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In honor of actor Andy Garcia and his (unintentionally) hilarious reaction to Sofia (Mary Corleone) Coppola's death scene in "The Godfather, Part III."
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1964 playoff

Posted 07-03-2009 at 12:50 PM by TommyJohn
Updated 01-07-2016 at 04:29 PM by TommyJohn

Excerpt from SOX! A Fan's Memoir by Dick Dopey (Diamond Communications, South Bend, IN. 2006)

My entire neighborhood was abuzz with excitement that weekend when the White Sox tied the Yankees, which would mean a one game playoff for the pennant. I was the envy of every kid on my block when I announced that my mom had scored three tickets for the game, and I would be playing hooky from school in order to attend the game with my mother and four year old brother. Even then, I was superior to all around me and the absolute envy of all my friends, who resented the aura I gave off.

The day of the game dawned bright, clear and crisp. My brother was toddling around our home, bursting with excitement, wearing his Sox cap and pretending to be his favorite player, Dave Nicholson. (He was a wee one back then, so I never had the heart to tease him later in life about this.) I, being smarter, wiser, superior and just plain better-looking than my brother, had settled on Floyd Robinson as my favorite. Of course, in the end both of them would receive the exact same number of Hall of Fame votes-0. Anyway, it would be his first game, and he was filled with a love of life and baseball.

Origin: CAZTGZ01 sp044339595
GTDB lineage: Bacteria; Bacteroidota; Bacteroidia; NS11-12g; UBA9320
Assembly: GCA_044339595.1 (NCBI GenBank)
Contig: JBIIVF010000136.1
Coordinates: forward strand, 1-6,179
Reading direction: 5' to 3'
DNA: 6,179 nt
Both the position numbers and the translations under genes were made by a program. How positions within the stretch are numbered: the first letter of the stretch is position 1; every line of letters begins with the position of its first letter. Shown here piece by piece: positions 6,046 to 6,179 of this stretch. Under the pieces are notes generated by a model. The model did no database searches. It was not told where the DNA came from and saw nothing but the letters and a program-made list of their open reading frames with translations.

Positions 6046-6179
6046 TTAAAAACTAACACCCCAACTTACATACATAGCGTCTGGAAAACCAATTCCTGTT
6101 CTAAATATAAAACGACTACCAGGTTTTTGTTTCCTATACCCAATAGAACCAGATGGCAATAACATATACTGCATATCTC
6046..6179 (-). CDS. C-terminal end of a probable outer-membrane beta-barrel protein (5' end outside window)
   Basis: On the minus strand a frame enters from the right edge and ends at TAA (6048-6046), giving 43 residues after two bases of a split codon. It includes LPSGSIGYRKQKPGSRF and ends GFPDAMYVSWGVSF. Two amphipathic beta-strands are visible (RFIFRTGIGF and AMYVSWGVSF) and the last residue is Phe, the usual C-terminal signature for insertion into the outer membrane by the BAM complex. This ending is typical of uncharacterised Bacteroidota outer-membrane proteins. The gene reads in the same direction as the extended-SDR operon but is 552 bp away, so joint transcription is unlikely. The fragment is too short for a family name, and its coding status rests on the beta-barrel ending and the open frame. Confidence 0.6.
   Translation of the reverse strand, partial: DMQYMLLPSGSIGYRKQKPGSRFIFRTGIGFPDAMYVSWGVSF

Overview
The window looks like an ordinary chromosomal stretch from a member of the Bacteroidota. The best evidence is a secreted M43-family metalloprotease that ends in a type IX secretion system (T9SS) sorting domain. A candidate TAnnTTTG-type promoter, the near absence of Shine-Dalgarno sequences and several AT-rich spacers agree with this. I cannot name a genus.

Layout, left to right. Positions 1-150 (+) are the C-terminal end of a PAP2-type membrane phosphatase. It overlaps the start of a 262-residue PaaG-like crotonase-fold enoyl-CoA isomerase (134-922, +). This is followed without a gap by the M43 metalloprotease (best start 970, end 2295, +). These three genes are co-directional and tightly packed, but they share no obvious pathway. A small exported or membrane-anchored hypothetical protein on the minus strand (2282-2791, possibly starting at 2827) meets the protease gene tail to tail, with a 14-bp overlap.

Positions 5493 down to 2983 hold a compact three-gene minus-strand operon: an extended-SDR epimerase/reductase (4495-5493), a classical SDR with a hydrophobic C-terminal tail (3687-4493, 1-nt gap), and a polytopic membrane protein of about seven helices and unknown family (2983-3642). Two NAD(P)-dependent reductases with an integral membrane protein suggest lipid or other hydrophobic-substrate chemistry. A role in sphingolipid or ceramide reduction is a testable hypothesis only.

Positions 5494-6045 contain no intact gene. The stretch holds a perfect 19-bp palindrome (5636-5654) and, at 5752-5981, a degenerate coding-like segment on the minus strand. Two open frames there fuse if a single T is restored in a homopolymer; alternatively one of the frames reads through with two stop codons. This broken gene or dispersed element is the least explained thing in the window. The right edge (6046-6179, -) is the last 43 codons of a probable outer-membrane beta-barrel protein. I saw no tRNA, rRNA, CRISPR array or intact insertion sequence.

I was overpowered by awe when I walked into Comiskey Park that day. I had been there many times, but never before had there been such excitement in the air. Both teams were warming up. Al Lopez and Yogi Berra were posing for photographers. Media members from New York and Chicago swarmed the field. Red, white and blue bunting was draped over the walls. I felt a tingle of excitement when I looked and saw a sign for the NBC Network set up by the camera well. The whole country is seeing this game! I thought. I immediately looked for the first camera. Even back then I knew I would be a big star and look good on camera.

I saw the Yankees warming up. I felt my pulse quicken. I had seen the Yankees before, but that same thrill always coursed through me no matter how many times I looked at them. These were the Yankees, for God's sake! They were the best team of all time! Mickey Mantle, Roger Maris, Whitey Ford, all together was too much for one kid to handle. Even at the young age of 10, I knew there was something special about them. These were no ordinary mortals, birthed by women and raised from babyhood. These were gods. Yes, gods. Molded and smelted in the raging fires of Mt. Olympus, bequeathed to us by Zeus, King of all Gods, for the purpose of entertaining us mere mortals. (This was, of course, before I was molded, smelted and sent down from Olympus myself to entertain you mere mortals.)

My brother was eagerly seeking out his favorite player, Dave Nicholson.